An app maker called Disconnect thinks consumers have a right to block advertisers, including Google (goog), from tracking what they do on their phones. The search giant, unsurprisingly, doesn't see it this way and has repeatedly thrown Disconnect out of its Google Play store—meaning Android users have no easy way to access the tool.
Now, the app maker has filed a complaint with the EU, arguing that Google's behavior is anti-competitive. The outcome could determine whether large companies like Google and Apple should be obliged to distribute more pro-privacy tools on their platforms.
In case you're unfamiliar, Disconnect works by blocking third party advertising and analytic services that lurk in the background when consumers visit an app or website (users can view what sites Disconnect is blocking, and whitelist them if they choose). The tool can also help webpages load faster thanks to less ad bulk.
In its five year existence, Disconnect has won plaudits from privacy buffs, and reached a distribution agreement with a big German telecom company. While it began as a browser plug-in for computers, it's now available as a desktop tool and as an app for phones too. It's the Android version of the app that led to the current trouble with Google.
The search giant booted Disconnect from the Google Play store on two occasions last year, saying it violated a terms of service rule by "interfering" with other apps. Disconnect has not tried to submit it a third time, fearing that Google would cut off its developer account—a potentially fatal step that would bar the company from selling or maintaining others apps.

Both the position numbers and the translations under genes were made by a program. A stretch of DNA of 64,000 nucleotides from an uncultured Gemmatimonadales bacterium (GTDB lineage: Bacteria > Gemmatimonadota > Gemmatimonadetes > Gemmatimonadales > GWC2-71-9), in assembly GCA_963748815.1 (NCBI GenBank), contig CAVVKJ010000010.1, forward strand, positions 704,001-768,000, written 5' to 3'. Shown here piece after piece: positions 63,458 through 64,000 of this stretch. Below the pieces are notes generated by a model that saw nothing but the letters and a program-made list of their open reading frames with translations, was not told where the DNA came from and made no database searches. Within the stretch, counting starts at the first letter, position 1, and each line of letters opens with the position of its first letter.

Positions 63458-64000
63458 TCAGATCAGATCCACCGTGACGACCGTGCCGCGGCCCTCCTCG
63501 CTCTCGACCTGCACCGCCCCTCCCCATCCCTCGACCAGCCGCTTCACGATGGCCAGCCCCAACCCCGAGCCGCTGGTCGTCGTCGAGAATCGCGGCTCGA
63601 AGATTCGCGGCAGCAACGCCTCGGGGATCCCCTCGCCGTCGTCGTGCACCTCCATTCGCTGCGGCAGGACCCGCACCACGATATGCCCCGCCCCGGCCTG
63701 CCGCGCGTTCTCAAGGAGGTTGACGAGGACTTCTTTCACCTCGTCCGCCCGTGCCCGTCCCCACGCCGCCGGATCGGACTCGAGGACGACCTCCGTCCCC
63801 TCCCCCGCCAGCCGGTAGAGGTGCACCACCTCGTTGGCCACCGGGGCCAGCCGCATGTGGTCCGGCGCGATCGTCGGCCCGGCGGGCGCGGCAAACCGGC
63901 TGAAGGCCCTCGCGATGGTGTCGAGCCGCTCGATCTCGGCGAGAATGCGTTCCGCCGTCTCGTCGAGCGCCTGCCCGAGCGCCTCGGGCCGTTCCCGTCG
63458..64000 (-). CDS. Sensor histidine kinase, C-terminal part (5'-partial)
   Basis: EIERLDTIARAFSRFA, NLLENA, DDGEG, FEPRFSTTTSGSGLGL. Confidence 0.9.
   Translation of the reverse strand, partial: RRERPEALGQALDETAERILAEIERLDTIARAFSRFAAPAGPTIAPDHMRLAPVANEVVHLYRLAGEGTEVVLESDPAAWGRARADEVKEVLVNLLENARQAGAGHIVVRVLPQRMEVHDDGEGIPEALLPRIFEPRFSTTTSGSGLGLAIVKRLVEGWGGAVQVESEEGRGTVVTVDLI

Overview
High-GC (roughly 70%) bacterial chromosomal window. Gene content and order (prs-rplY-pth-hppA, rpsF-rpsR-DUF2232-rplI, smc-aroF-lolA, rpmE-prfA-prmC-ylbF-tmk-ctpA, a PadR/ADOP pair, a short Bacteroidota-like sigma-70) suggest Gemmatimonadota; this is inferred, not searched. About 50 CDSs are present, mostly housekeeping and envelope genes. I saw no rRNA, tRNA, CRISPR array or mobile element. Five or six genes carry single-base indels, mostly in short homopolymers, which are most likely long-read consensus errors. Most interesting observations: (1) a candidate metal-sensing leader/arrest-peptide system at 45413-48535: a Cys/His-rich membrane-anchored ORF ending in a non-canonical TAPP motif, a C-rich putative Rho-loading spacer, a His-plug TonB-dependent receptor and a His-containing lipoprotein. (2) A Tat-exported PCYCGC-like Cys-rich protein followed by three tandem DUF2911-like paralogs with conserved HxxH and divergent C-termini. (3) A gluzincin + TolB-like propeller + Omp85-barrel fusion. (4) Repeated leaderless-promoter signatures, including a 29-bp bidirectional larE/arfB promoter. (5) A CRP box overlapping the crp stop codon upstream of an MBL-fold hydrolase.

While Google has been cagey about the reasons for the ban, the likely explanation is that the use of Disconnect cuts off Google's own ability to track and analyze phone users' behavior. For data-driven Google, such tools are anathema to its business model.
In a phone interview, Oppenheim said that consumers should have a right to block data collection, and added that Disconnect is an open source tool that also protects them from malware. He also rejected the suggestion that Google was within its rights not to offer products that hurt its own self-interest.
"My understanding is that Google is a dominant company, and under EU law, they have a duty not to discriminate," said Oppenheim, explaining the EU complaint filed this week. "They have an obligation to make good products available to users, even if those products are from competitors ... People have a right to protect themselves from non-consensual tracking."
In filing the complaint this month, Disconnect may be trying to piggyback on an existing EU antitrust investigation into Android, and to capitalize on anti-Google sentiment prevalent in countries like Germany. (A complaint in the U.S. would likely fail since the FTC has already cleared Google of various antitrust accusations.) If it succeeds, it could create a precedent that would force other massive tech platforms, such as Facebook (fb) or Apple (aapl), to distribute third-party privacy tools.
But even if Disconnect succeeds, and the EU forces Google to put the app in its store, it's not clear how much effect this would have.
On one hand, the tool could pose a serious threat to Google's attempt to harvest data from Android. But on the other, it's hard to tell if such privacy tools—including a "Black Phone" packaged with Disconnect—are even of interest to the mainstream public, who have come to treat ad tracking as an acceptable price for cheap and convenient service.
Google's biggest fear, then, may not be Disconnect itself, which remains a fairly small operation. (Oppenheim said the company has ten employees, and ten million users but did not disclose revenues). Instead, the search giant may fear a broader debate over technical tools that block data collection, and the risk that such publicity could lead more people to demand them.
This story was updated at 3pm ET to include Disconnect's user numbers.